• Why is the seller tapped into these thinking cases?

Old-fashioned sales strategies

The answer to all of these questions is: It is THE WORLD without a fundamental economic background.

It is THE WORLD without an understanding of SCM. It's old world thinking. What does THE WORLD look like in SCM?

Networked thinking in sales

The seller should have supported the host in such a way that additional sales would have been made. In other words, additional sales would have been undertaken by the catering industry, which would have added advantages for both.

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For example, it might have made sense to add a beverage tray to the additional quantity of the summer festival, namely the so-called "sell-through".

Sale instead of sale

An additional sell-through means that in fact much more is sold at the summer party than in previous years. The additional effort is not measured at the sales, because this often only leads to so-called preferential purchases of the customer.

In the world of SCM, clear advantages are being sought for all parties involved in the supply chain. Price reductions by the host could lead to more sales, and the proportion of the costs can be shared by all parties, provided the costs and risks are correctly distributed.

What we can learn

Entrepreneurs, managers and employees make every effort to reduce costs in the company. In the search for potential, there are hardly any limits to the wealth of ideas. How can supply chain management help?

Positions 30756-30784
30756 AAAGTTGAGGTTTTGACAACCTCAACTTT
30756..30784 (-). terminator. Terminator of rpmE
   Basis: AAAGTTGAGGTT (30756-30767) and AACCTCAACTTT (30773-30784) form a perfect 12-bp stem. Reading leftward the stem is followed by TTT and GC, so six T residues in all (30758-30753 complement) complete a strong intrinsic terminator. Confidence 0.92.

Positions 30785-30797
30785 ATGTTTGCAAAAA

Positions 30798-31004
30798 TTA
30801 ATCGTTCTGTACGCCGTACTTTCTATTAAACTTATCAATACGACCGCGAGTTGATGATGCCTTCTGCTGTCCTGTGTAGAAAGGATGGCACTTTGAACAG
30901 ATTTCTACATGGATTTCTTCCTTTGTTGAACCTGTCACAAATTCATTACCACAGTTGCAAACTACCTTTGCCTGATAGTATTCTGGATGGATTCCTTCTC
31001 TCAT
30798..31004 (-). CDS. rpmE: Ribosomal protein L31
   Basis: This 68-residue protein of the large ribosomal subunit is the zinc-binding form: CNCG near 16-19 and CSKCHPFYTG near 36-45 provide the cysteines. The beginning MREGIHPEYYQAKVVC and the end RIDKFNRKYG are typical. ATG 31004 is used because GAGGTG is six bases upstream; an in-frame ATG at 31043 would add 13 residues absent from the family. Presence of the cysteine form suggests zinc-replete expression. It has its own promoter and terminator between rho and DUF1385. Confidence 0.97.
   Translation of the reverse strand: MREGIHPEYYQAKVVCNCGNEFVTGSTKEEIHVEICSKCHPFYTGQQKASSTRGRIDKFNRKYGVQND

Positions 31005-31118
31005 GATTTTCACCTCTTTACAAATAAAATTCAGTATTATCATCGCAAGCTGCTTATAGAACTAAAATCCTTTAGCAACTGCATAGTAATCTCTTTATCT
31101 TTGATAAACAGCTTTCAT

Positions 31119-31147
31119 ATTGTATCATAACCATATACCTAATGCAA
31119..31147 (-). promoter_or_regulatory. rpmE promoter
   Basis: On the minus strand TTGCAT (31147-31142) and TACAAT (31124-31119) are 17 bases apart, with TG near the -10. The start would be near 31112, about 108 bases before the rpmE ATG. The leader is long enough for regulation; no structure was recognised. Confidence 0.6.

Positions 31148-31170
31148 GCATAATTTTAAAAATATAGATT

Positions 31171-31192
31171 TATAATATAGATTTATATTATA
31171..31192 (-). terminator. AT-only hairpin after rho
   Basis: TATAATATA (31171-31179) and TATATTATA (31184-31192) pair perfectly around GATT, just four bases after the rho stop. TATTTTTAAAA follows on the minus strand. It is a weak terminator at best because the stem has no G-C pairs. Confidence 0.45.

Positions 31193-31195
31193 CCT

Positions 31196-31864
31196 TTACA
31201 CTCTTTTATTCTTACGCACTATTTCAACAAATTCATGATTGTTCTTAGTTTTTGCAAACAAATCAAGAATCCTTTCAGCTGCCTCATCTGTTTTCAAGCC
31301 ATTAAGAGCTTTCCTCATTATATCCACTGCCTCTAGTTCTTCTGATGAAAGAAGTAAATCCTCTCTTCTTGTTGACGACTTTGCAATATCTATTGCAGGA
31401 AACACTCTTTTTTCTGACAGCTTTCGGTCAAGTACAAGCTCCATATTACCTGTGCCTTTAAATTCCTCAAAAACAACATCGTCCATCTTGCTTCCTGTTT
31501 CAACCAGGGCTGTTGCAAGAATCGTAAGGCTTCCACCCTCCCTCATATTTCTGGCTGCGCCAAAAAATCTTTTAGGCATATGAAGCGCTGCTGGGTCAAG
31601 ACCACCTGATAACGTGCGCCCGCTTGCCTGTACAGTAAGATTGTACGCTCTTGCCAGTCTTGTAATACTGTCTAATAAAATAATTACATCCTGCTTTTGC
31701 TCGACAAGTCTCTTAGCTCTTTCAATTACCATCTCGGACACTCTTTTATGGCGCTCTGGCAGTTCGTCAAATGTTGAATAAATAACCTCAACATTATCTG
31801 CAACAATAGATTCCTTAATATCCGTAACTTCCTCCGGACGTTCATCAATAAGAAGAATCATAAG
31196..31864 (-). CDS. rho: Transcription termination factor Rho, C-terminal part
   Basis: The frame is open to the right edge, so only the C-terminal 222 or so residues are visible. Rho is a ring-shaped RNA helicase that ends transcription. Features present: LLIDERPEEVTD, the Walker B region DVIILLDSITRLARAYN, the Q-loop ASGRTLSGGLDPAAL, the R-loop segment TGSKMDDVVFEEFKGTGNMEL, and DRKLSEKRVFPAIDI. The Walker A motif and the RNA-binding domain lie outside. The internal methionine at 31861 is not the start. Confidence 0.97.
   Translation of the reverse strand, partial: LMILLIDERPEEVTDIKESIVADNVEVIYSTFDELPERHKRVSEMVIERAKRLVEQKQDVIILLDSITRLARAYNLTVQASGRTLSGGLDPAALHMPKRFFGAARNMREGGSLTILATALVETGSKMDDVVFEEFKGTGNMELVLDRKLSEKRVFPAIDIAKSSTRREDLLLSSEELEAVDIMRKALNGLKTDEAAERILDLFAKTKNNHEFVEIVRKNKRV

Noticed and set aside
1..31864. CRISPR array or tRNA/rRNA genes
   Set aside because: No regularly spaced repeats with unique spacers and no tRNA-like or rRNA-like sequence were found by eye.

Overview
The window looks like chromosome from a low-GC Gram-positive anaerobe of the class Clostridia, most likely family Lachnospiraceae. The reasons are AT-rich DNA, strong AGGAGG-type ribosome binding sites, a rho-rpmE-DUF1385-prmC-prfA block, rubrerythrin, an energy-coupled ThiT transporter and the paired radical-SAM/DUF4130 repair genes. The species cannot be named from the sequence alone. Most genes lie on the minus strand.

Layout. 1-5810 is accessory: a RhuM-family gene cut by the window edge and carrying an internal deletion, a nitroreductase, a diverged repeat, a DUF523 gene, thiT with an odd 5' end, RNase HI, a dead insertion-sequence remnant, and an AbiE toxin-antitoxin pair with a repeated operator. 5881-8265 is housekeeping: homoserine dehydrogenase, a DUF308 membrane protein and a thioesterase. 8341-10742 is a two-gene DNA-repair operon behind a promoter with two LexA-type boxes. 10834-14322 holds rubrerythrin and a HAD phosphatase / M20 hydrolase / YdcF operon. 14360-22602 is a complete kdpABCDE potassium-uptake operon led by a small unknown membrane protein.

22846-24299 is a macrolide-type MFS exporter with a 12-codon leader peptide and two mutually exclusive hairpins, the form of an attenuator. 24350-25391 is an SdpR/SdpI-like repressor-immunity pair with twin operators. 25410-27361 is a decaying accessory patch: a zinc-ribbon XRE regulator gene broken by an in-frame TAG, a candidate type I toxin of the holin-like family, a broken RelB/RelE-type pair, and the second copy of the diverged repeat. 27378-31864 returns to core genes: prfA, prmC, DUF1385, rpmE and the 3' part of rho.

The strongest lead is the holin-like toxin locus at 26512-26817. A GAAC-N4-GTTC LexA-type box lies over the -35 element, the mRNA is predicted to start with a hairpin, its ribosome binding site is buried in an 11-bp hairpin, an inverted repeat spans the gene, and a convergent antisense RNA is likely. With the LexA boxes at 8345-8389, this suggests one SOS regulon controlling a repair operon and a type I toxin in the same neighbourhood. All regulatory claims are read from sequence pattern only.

In some cases, complex methods and tools from logistics management are used to generate even the last cent. But what do we learn from the practical case for Supply Chain Management? And how can we describe this success in 6 steps?

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6 steps to success

  1. Not everything planned and organized jointly by the manufacturer and the catering trade has anything to do with supply chain management.
  2. All joint activities must result in a win-win game. It must never be a zero-sum game; then you could give away the money right away.
  3. So, when something is done and planned together, it is clear that the supply chain needs to add value in the sense of the SCM concept, in terms of higher profits, better performance, lower costs, faster processes, better customer service, greater opportunities for action.
  4. The end customer must benefit from the joint activities. Cost advantages must at least partially be passed on to the end customer. Improvements in performance (such as greater product diversity, higher delivery capacity, deeper and wider range, innovative products) by the manufacturer must “reach” the final customer.
  5. You always have to evaluate what you see and what you do not see. In many cases, it is lost sales, lost profit margins, lost profits and often lost opportunities and opportunities.
  6. Together can only mean that all parties in the supply chain win. The common sense of old thinking has nothing to do with the common sense of the new thinking and acting of the SCM.